Of course Voltarie never took this idea (the idea of trade as war) to these conclusions – but a false idea will be taken to false conclusions. For example, David Ricardo never used the (utterly false) idea of the labour theory of value, to reach collectivist conclusions – but the “Ricardian socialists” did, as did Karl Marx and (inspite of the labour theory of value being shown to be utterly false) collectivists down to our own day.

However, economics was not where Voltaire’s chief negative influence lay – it was in political theory.

Please remember how the 18th century enlightenment started. It started (in its European form at least) with the opposition of Montesquieu (and others) to the policies of Louis XIV – the Sun King.

Montesquieu did not claim that the France of Louis XIV was as bad as the Ottoman Empire (where tyranny went unchecked by such things as great private owned estates of land – protected by fundemental law and out of the reach of the “public power”), but he noted the tendancy towards tyranny in the regime of Louis XIV.

The centralized power (Montesquieu did not favour local tyranny over central tyranny – on the contrary, he understand that decentralized power acts as a check on tyanny by making it less difficult for people to vote with their feet), the undermining of insitutions (both legislative and judcial) that might act as a check on the executive – and the result, ever more taxes and government spending, and ever more regulations covering every aspect of life.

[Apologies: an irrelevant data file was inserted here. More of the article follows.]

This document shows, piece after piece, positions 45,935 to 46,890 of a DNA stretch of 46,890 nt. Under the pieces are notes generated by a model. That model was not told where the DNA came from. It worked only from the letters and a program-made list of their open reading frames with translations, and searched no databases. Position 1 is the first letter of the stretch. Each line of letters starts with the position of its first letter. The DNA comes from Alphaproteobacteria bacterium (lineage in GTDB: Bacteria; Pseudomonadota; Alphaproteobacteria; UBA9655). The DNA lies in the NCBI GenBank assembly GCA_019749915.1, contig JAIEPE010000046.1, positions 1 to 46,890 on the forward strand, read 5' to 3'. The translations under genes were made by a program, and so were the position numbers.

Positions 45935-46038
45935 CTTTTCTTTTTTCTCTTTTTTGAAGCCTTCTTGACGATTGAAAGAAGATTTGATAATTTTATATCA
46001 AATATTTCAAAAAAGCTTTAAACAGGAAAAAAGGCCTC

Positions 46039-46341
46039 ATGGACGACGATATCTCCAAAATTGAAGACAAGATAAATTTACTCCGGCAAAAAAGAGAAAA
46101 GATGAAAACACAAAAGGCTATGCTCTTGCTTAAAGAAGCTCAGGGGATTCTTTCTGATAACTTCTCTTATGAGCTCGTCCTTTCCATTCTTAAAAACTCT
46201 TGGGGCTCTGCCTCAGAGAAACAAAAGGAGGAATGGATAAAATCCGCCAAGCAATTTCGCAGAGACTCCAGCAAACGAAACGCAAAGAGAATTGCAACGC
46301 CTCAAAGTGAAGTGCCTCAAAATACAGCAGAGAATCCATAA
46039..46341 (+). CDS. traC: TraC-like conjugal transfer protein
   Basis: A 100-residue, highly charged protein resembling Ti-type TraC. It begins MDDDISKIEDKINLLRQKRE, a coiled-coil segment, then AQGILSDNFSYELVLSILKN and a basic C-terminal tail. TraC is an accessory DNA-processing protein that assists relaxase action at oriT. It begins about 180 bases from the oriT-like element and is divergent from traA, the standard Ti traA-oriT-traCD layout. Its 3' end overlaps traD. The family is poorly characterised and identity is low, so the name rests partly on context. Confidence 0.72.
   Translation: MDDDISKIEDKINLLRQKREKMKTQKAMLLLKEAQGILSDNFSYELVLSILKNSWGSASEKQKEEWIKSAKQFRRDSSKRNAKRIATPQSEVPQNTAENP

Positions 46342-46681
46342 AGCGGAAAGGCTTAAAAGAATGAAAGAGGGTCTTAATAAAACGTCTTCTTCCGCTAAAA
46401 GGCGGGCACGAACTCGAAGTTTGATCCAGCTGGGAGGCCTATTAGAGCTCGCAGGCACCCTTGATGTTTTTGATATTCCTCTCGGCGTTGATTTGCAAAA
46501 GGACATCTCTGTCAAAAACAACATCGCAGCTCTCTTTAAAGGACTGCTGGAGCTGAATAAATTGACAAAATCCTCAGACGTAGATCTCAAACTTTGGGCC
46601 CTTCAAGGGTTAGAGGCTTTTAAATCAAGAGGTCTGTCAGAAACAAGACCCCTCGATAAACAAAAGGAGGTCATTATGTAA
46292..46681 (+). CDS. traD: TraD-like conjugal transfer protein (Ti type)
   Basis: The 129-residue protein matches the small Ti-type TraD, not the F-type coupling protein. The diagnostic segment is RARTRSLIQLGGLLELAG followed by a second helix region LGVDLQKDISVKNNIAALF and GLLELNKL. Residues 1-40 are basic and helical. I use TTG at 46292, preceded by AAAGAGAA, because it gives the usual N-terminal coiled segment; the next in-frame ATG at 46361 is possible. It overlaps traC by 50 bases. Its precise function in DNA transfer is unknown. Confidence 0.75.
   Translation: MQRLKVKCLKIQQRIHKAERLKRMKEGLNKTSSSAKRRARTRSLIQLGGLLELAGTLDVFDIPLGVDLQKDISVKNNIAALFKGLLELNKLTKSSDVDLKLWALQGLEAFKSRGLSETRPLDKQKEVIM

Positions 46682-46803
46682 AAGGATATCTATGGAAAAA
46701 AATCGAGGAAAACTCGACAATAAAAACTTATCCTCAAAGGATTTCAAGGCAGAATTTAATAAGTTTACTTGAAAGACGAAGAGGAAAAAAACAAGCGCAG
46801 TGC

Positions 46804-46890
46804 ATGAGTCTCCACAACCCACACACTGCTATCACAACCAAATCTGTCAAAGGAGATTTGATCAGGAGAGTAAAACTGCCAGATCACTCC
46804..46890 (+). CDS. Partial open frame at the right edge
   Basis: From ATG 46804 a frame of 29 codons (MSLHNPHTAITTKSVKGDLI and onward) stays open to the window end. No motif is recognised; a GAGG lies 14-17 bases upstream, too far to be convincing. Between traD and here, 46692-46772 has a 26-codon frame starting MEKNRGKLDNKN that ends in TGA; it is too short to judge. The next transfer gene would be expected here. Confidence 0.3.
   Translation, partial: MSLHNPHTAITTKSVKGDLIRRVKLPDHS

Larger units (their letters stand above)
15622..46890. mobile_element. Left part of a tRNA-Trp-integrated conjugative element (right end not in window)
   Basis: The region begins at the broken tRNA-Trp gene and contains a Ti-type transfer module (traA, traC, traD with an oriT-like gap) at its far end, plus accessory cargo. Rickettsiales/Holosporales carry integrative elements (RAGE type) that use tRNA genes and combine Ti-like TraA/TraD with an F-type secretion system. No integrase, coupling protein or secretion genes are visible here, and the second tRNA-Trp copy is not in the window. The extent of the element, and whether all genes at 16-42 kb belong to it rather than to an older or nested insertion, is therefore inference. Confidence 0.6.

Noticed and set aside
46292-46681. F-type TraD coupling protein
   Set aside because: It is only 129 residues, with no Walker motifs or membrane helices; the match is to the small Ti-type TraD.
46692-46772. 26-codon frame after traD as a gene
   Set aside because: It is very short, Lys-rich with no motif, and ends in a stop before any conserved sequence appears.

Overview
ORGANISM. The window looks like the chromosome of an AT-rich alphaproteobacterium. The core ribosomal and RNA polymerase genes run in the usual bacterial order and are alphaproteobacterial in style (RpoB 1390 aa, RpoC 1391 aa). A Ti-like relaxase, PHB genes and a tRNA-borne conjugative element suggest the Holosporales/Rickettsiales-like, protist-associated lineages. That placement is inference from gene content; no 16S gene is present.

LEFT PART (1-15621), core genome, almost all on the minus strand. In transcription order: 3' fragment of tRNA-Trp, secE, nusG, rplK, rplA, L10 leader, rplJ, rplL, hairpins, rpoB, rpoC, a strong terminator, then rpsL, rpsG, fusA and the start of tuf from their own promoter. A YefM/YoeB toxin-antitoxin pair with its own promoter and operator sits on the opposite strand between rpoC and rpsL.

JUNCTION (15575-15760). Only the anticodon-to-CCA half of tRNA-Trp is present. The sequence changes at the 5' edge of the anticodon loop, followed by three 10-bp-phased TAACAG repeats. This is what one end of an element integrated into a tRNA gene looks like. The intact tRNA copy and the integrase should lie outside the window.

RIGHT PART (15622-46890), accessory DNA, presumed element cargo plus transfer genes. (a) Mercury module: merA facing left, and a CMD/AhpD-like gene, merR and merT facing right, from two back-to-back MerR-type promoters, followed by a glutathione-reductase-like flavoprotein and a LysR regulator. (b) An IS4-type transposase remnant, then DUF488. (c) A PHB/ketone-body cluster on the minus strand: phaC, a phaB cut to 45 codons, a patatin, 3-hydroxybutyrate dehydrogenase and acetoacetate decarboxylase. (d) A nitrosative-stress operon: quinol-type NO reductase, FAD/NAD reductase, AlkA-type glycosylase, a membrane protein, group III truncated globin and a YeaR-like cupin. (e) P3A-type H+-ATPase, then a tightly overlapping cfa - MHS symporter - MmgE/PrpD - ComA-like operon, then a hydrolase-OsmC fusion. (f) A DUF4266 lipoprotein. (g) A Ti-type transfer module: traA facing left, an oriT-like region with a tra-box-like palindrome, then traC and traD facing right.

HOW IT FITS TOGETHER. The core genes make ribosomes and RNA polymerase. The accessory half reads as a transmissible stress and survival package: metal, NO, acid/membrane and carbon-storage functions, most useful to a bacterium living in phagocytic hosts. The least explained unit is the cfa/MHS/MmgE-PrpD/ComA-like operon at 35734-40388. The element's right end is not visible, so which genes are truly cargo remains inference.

All the traditional checks on the power of the central government (from an independent Church, to provincial autonomy, to the independent nobility) were under threat in the opinion of Montesquieu.

In the words of Edmund Burke some decades later… the power of the monarchy (the central state – it need not mean the person of the king) had increased, was increasing, and ought to be diminished (rolled back).

This was the spritit of the early enlightenment – yes concerned with free speech, relgious tolerance (although Montesquieu, like Burke, was a believer – his was not a tolerance based on INDIFFERENCE, it is easy to be relgiously tolerant if you do not care, but more important if you really do care) and hostilty to things like torture and slavery (Montesquieu was famous for his denouncement of slavery – we pretend that blacks are not human beings, for if we accepted that they were beings endowed with souls by God, we could not claim that we are Christians for we treat  blacks as if they were not human beings).

However, the spirit of the early enlightenment was also a spirit of “traditional liberties” (seeking to recapture them) and a spritit that held that centralized and unlimited power was tyranny – the supreme political evil, that it was the duty of all to work against it.